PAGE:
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You may have heard that Greeks drive down the middle of the road. You may have heard that they always overtake on blind bends. You may have heard that Crete has an unnaturally high death rate for road accidents.

It's all true !

Accidents do happen but I have found that if you drive with care and very important, drive at the correct speed for the conditions, you will avoid unnecessary accidents. Yes, you will get honked at traffic lights, you will get overtaken and undertaken, you will see most Greek drivers on the mobile and drinking coffee but don't lose your cool. There are a lot of good things about driving on Crete, not least the ability to park easily and very few traffic jams even in high season.


Some Statistics and Guidance

Crete has over 60 deaths every year from road accidents. Now in a population of just over 600,000 and with only one motorway, that is a dreadful figure.

Eastern Europe has a higher death toll than Western Europe. This statistic is accredited to better roads, better public transport and cities in Western Europe being more congested which slows the traffic down.

From my own experience I note that roads on Crete have many blind bends and when some motorists slow down to negotiate the bend, other idiotic motorists speed up to overtake. This is not only Greeks as I have witnessed many tourists doing the same thing. Do not overtake on a bend, blind or otherwise.

Many accidents are caused on roundabouts which many people find confusing. You must, except when signed otherwise, give way to cars coming from your right. This is especially true on roundabouts where you must give way to cars entering the roundabout and slipways where cars are coming from the Highway. Where you have right of way the road joining from the right will have a give way sign.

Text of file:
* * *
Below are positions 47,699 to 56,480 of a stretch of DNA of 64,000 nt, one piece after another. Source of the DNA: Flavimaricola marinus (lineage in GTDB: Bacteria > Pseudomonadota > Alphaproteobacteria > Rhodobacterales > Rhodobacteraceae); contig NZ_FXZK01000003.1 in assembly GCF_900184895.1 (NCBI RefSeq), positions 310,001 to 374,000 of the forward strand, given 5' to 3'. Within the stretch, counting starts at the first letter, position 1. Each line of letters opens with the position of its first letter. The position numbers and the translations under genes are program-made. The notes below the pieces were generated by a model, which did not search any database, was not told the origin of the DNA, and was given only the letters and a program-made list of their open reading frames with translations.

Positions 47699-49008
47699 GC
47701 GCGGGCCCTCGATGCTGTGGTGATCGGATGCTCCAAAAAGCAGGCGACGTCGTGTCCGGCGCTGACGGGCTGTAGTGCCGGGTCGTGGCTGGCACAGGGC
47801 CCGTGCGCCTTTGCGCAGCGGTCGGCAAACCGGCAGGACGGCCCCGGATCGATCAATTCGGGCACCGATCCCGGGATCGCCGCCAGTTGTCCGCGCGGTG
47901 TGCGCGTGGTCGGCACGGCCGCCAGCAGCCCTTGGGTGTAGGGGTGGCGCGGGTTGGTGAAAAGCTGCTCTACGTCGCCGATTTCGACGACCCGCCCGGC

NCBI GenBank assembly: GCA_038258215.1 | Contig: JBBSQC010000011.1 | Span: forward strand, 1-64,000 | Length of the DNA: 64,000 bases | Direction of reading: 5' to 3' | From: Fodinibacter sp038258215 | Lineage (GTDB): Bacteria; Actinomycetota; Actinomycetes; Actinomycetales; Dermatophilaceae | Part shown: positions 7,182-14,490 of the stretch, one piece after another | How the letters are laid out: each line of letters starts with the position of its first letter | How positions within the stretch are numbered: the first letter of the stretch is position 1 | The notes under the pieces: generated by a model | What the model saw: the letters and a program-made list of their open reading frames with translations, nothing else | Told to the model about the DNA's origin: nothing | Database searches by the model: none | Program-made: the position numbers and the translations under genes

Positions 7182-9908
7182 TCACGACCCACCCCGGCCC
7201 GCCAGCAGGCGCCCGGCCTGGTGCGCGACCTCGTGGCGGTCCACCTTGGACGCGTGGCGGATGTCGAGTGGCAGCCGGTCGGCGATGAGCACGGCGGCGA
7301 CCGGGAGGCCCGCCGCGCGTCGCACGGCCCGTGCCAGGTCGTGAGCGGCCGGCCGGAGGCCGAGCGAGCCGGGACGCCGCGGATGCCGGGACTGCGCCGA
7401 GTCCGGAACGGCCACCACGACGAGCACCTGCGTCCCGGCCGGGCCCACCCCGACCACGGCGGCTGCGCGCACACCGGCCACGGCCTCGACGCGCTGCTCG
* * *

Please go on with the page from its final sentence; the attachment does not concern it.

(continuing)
Once again, from my own experience speed limits are usually well signposted but rule of thumb is 50 kph in built up areas and 90 kph on the highway. Look out for the signage but most importantly drive to suit the conditions.

The police regularly set up roadside speed traps and alcohol tests, so be aware. The alcohol limit is 0.5 mg. They are mostly on the Highway but not always. They sometimes set up outside a popular village or town.

Like most other European countries you have to be 21 to hire a car in Greece. If you hold a foreign driving licence you need to be 18 before you can drive a private car in Greece.


Some Useful Phone Numbers

112    Is the emergency number for Fire, Police, Ambulance and Coast Guard.

104    Is for roadside help and towing services.

174    Is for information from the Greek Automobile Club.

100    Is for Police.

166    Is for Ambulance.

199    Is for the Fire Brigade.



Road Tax

Luxury vehicles which Greece say is anything over 1900 cc are taxed very high ie €690 per year. Most other vehicles are taxed at €120 per year average. If you have an agricultural occupation then this tax is reduced. The tax MUST be paid by the end of the year or you will be penalised.

Importing Vehicles

If you decide to import your own vehicle, then beware the Customs red tape ( especially if a luxury vehicle ).

I gathered all the necessary paperwork from the Greek embassy in London and the customs in Souda wouldn't even look at it.
You will pay a fee which is at the discretion of the Customs Officer you are dealing with. This fee will depend entirely on the vehicle you are driving and its age.
You will need to tax the vehicle which involves a couple of visits to the registration department in Chania, a visit to their bank and a couple of visits to the Tax Office in Tsanakaki Street in Chania.
You get a red number plate which is only valid for 5 years, although they don't tell you that. It is an offence to have a red number plate for longer than 5 years. You have to go back to the Registration Office and do the process over again.
Of course you then need to insure the vehicle which is very similar to elsewhere but no " no claims " bonus. A bit like their house insurance which NEVER includes accidental damage.
If you think you can stay in Greece with renewing a 6 months car insurance, think again, this is illegal and will incur a very heavy fine. If the police stop you with a UK number plate they will ask to see your point of entry certificate which of course you will not have. Yes, I know the police do not very often stop UK registration vehicles. But they may, they stopped me !

Whatever you decide, please stay safe.